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So...what exactly is law?

Updated: Sep 25

Most of us will come across in our mind this question at some period of time. Well...if you didn't, you can consider this now. 🙃

From the moment when we can control our own conduct, we learn about what we are permitted to do and what is unacceptable. Slowly, we learn about society, law, and the police. We are always guided by law — from buying a pen to involving in a car accident. So, what exactly is law?


At first instance, you may say, "It's so easy. Law is..." And you stop there.

There is nothing embarrassing about it. I did the same.

It is actually very difficult to define the term law (legal scholars are still debating on the exact definition until now); unless you *secretly* search this term upon dictionary, which says →

You probably won't be bothered to read this whole definition. So let's cut it down.

Law - "sets of rules of a place which regulates members' conduct"

(Although interpretative sociologists would argue that rules which are part of 'social reality is law, regardless of whether gov. enforces or not)

From this vague definition, there will be a lot of questions arising out of it. So let's explore some points of view of the 4 questions - that I thought may be interesting for you. I have hyperlinked the legal scholars to their bio. (If you have any questions or new points of view you would like to add, feel free to send in the 'Forum' page.)

🌟Who is the main focus when we are observing a law?

  1. Authority who gave the law - Legal Positivist

  2. voluntas principis (ruler's will is the law) - Thomas Hobbes

  3. positive law is "commands of a political sovereign supported by sanctions who disobey it - John Austin

  4. Courts - American Realist

  5. Oliver Wendell Holmes Jr. (founder)

  6. Appellate courts are the final arbiter of the law, not legislatures

  7. Judges should recognize their inevitable duty to balance 'social advantages'

  8. Law is actually a prediction of what courts will do

🌟What drives people to obey the law?

  1. Internal aspects of a legal rule - a sense of obligation - Hart

  2. Psychological Pressure - Scandinavian Realism

  3. Fears of sanctions/punishments enforced by rulers

  4. Legal liability, legal obligation in a moral sense, empirical (based on observation and experience rather than theory) liability, etc. - John Finnis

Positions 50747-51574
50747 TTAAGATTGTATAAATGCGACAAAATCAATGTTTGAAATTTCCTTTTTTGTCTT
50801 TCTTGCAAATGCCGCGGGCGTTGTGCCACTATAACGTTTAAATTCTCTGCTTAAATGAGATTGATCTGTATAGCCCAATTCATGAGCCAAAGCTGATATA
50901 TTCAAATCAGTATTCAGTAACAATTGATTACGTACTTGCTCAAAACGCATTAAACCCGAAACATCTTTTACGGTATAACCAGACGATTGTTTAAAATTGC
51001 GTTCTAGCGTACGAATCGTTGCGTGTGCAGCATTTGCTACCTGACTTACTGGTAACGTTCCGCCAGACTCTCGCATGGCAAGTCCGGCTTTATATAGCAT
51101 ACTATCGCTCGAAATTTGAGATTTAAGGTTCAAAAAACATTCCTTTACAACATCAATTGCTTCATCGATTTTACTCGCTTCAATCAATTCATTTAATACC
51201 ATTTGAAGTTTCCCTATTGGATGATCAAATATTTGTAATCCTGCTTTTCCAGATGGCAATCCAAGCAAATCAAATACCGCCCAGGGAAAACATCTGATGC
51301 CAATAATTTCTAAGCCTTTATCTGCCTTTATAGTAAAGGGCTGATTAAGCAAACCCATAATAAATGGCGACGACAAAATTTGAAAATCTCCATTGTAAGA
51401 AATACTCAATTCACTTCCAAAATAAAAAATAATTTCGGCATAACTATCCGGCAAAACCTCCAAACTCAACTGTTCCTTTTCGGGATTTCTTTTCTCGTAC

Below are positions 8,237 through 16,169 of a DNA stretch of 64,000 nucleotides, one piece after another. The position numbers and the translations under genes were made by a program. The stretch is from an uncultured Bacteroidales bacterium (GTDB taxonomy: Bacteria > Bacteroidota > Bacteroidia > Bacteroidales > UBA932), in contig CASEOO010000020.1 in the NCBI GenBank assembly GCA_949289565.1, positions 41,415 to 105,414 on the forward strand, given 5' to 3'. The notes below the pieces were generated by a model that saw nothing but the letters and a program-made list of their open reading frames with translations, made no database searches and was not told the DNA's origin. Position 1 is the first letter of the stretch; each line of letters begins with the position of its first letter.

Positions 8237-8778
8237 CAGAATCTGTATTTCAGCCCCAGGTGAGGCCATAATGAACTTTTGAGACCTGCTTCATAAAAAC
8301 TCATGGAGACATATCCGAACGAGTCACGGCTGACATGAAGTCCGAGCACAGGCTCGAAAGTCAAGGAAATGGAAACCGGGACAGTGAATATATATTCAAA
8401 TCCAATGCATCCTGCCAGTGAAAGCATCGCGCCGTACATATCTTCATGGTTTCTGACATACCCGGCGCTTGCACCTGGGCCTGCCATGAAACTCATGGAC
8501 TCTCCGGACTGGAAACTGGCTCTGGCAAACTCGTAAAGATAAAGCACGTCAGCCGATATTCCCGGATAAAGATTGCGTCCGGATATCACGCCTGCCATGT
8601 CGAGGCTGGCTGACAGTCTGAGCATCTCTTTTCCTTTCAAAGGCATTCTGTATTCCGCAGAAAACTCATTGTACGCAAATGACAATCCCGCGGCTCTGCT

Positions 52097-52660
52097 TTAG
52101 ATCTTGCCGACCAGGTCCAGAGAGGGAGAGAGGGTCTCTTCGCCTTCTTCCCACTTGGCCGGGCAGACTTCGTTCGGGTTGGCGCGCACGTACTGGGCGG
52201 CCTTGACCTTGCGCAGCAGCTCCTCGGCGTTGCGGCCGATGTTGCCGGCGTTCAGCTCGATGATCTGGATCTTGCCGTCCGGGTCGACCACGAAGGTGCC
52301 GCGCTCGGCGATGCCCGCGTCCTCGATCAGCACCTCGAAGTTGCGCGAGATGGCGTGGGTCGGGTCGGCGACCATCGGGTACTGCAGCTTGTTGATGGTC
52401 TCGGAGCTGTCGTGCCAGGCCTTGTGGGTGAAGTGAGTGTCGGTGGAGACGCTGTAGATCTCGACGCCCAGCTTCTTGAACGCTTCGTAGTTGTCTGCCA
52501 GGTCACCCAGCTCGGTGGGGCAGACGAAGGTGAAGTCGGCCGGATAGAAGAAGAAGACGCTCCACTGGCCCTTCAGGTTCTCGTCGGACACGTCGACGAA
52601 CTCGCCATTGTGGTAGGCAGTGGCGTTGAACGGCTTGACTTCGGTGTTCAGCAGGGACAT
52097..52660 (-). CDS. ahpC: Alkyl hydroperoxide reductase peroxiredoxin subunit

🌟How wide is the court's scope of power in determining law?

  1. Judges should not be involved in legal development. Period. (this ensures that law is certain and predictable) - Bentham

  2. Judges are merely agents of the sovereign but.... have to admit that judicial law-making is inevitable, and there is a need for jurisprudence constante (judicially established principles) - John Austin

  3. Judges should shed their "pretense" and legislate overtly - Oliver Wendell Holmes Jr.

🌟What is the relationship between morality and law?

  1. we need to separate law ('law as it is') from morality ('law ought to be') - legal positivist (Hart) and realist

  2. it just doesn't make any logical sense that a norm is directly connected with a fact?!

  3. Nonono it's not so easy to separate law from morality - Lon Fuller

  4. External morality - law's authority rest on people's moral attitude

  5. Internal morality - 8 qualities enactments must possess (e.g. clarity, generality, publicity, etc.)

  6. There is a connection - through natural law (a higher norm which exists independently of human's will)

  7. Just as its name sounds - natural law is not man-made but reflects the cosmic order of nature

  8. Humans depend on these conditions

  9. We can discover natural law through reasoning - Stoic

🌟Can an 'immoral' law be effective?

🚨Immoral is just something that doesn't comply with our own world views. Every person has their own values - what they regard as moral (and immoral). This difference may arise from the difference in background, education, religion, etc.

Let's take a distinct example, at the end of WWII, allies united together to decide on how to convict the Nazi officials during the Nuremberg Tribunal.

  1. They couldn't be punished (although they should) because they are merely following orders given by higher authorities.

  2. They can be. A moral test can be set on the laws given - law can be invalidated if injustice is beyond a rational doubt. - Radbruch

🌟What is the starting point of law?

  1. hmmm a growing community that needs laws to keep order and set out clear rules (human reasons can lead to different conclusions!)

  2. a diversification of moral values

  3. e.g. in Europe: challenges against whether Popes are always correct

  4. life becomes complex (use of weapons, tools, new innovations, vehicles, etc.)

  5. a basic norm which all other rules are logically derived from it


In conclusion, there are loads of other questions that were explored by past and current legal scholars. Here is just a list of some questions that have been explored:

  1. What is the definition of a sovereign? Who is sovereign?

  2. What is a command?

  3. Where does international law take its effect?

  4. Is there something that exists outside of our mind? (Noumena)

  5. What happens when two legal orders conflict with each other?

  6. Lex posterior derogat legi priori

  7. Lex specialise derogat leg generali (check these out)

  8. What happens to law when a Revolution happens?

  9. How is law a combination of mental inquiry and physical acts?

If you are interested in diving into Jurisprudence (the term for legal theory), ✅ out this book:

Jurisprudence - Law as it is

Author: Suri Ratnapala

Comments: a great book, but quite long so don't rush in a hurry to finish it. The book is really content-heavy.

#jurisprudence #introduction

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